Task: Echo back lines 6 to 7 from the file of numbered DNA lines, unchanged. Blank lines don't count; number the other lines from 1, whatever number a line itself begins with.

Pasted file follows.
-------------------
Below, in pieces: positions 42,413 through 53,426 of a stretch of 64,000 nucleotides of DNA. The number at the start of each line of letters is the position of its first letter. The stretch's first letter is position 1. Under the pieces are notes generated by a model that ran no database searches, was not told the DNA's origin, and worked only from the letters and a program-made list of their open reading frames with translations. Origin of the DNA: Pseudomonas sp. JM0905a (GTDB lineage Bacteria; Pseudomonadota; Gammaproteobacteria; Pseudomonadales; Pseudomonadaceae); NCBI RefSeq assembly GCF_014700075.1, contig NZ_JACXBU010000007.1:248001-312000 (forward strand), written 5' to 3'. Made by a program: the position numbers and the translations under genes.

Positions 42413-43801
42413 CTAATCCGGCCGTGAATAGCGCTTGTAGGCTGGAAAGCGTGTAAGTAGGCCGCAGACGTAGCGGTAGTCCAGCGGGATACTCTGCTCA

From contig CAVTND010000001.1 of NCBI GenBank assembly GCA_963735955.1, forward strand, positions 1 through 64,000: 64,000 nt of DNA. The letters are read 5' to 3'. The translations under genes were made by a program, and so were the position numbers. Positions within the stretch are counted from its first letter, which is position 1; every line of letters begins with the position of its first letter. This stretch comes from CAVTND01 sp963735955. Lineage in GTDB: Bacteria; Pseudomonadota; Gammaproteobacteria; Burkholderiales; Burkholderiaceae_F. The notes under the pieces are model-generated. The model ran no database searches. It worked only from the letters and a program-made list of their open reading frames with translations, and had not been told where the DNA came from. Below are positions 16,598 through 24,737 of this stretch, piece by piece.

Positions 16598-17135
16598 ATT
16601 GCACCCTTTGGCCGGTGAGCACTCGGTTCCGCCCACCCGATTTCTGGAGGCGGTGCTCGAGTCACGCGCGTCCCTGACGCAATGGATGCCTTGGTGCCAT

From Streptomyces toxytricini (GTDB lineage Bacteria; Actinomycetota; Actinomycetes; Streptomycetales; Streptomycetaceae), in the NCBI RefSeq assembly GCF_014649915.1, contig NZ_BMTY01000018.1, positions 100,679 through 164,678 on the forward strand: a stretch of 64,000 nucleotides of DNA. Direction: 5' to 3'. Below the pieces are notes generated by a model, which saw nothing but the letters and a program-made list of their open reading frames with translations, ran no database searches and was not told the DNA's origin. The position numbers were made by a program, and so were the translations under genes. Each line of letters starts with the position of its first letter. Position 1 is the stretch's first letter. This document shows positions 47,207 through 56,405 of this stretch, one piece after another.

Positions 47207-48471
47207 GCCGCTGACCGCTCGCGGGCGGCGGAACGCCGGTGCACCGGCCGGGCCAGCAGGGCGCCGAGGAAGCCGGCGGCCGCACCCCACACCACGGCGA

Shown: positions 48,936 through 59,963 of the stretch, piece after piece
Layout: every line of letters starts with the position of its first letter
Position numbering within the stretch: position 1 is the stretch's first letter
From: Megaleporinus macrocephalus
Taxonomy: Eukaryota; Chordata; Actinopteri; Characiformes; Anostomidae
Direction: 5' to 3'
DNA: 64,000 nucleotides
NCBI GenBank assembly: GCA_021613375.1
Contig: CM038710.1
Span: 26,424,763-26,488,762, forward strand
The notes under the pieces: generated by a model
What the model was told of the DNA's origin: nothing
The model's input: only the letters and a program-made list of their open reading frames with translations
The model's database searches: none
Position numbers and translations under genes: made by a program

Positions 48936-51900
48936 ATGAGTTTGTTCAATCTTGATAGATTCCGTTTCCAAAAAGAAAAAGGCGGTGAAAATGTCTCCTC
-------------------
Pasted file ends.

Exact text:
16598 ATT
16601 GCACCCTTTGGCCGGTGAGCACTCGGTTCCGCCCACCCGATTTCTGGAGGCGGTGCTCGAGTCACGCGCGTCCCTGACGCAATGGATGCCTTGGTGCCAT